Pregnant female guppies have enlarged and darkened gravid spots near their anal vents. Just before birth, the eyes of fry may be seen through the translucent skin in this area of the female's body. When birth occurs, individual offspring are dropped in sequence, typically over a period of one to six hours. The female guppy has drops of two to 200 fry at a time, typically ranging between 30 and 60.
Well-fed adults do not often eat their own young, although sometimes safe zones are required for the fry. Specially designed livebearer birthing tanks, which can be suspended inside the aquarium, are available from aquatic retailers. These also serve to shield the pregnant female from further attention from the males, which is important because the males sometimes attack the females while they are giving birth. It also provides a separate area for the newborn young as protection from being eaten by their mother. However, if a female is put in the breeder box too early, it may cause her to have a miscarriage. Well-planted tanks that offer barriers to adult guppies shelter the young quite well. Guppy grass, water sprite, water wisteria, duckweed, and java moss are all good choices. A continuous supply of live food, such as Daphnia or brine shrimp, keep adult fish full and may spare the fry when they are born. Young fry take roughly three or four months to reach maturity. Feeding fry live foods, such as baby brine shrimp, microworms, infusoria and vinegar eels, is recommended. Alternatives include finely ground flake food, egg yolk, and liquid fish food, though the particulates in these may be too large for the youngest fry to eat.
The guppy also known as millionfish and rainbow fish, is one of the world's most popular freshwater aquarium fish species. It is a member of the family Poeciliidae and, like almost all American members of the family, is live-bearing. They are highly adaptable and thrive in many different environmental and ecological conditions. Male guppies, which are smaller than females, have ornamental caudal and dorsal fins, while females are duller in color.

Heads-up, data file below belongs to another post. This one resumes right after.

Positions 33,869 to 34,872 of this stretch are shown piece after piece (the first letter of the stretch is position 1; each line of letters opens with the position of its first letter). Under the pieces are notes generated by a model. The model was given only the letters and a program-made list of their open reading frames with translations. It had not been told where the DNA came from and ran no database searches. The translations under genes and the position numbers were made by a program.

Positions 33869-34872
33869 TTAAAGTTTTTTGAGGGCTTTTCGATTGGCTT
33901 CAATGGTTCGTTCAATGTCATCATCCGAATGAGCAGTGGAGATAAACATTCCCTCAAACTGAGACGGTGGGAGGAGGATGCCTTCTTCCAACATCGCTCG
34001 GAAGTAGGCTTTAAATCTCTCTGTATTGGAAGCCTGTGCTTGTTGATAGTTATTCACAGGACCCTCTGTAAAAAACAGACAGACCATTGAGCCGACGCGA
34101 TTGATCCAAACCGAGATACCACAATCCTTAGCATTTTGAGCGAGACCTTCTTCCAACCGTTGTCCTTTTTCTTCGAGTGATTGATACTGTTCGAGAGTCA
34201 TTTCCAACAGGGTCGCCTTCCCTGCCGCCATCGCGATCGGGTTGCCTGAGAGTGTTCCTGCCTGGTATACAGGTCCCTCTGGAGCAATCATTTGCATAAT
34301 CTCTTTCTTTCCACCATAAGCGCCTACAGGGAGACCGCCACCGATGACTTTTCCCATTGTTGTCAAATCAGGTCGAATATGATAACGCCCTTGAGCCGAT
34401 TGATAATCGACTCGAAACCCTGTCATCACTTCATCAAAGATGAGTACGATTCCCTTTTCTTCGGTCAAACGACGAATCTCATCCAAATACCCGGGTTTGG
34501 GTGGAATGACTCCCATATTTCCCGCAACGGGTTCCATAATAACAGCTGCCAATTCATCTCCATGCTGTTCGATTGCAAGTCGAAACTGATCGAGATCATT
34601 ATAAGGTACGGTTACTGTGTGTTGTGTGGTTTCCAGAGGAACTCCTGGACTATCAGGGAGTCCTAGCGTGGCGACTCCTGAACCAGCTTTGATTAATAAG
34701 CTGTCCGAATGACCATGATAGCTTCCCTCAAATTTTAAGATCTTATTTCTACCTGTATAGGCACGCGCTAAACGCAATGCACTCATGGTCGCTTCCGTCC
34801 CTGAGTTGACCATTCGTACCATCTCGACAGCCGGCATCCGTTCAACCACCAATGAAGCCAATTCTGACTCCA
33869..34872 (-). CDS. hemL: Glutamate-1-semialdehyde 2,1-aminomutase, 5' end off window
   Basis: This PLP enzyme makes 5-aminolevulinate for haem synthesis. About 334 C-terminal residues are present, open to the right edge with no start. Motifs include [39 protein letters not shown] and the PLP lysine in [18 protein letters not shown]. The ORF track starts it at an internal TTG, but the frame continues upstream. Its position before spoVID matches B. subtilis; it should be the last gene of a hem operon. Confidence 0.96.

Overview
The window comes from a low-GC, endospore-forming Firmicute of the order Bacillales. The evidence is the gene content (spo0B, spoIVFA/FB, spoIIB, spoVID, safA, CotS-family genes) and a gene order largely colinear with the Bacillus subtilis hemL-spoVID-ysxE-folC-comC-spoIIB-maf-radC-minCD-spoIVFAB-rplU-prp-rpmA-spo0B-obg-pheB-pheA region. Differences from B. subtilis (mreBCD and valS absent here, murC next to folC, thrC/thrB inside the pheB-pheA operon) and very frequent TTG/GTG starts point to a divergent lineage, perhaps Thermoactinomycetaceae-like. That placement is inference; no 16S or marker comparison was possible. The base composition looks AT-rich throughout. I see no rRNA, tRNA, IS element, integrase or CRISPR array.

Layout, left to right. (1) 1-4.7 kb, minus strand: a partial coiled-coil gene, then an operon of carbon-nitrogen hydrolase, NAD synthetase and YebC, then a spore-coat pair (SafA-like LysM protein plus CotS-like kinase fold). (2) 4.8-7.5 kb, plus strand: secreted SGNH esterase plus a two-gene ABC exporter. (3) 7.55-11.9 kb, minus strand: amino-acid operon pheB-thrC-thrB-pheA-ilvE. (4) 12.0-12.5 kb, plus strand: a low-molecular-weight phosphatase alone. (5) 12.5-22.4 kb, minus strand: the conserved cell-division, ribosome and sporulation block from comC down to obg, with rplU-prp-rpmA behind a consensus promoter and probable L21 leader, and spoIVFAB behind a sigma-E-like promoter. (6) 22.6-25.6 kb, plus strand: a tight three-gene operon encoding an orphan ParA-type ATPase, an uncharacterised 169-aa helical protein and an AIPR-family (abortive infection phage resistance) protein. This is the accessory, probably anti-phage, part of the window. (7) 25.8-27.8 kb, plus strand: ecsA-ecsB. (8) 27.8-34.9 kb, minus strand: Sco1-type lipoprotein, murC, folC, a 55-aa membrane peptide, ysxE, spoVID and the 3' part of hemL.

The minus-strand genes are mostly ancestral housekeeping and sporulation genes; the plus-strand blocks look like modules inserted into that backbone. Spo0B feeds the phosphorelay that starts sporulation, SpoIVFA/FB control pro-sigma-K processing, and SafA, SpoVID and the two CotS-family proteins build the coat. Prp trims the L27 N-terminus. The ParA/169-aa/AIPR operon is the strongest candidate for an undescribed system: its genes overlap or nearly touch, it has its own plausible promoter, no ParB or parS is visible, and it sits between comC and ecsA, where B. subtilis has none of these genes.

Guppies prefer a hard-water aquarium with a temperature between 78 and 82 °F. Guppies are generally peaceful, though nipping behavior is sometimes exhibited between male guppies or towards other top swimmers like members of the genus Xiphophorus (platies and swordtails), and occasionally other fish with prominent fins, such as angelfish. Guppies should not be kept as a single fish in an aquarium because both males and females show signs of shoaling, and are usually found in large groups in the wild. Its most famous characteristic is its propensity for breeding.
The black skirt tetra, petticoat tetra, high-fin black skirt tetra, black widow tetra and blackamoor, is a freshwater fish of the characin family (Characidae).
The black skirt tetra is often kept in aquariums. Growing up to 3.0 inches in length, the black tetra has a roughly tetragonal body shape and is greyish in colour, fading from near black at the tail to light at the nose. Two prominent, black, vertical bars appear just posterior to the gills. It is easily distinguished from all of its congeners by the presence of a dense field of dark chromatophores spread homogeneously over the posterior one half of the body unlike the lack of such pigmentation in all congeners.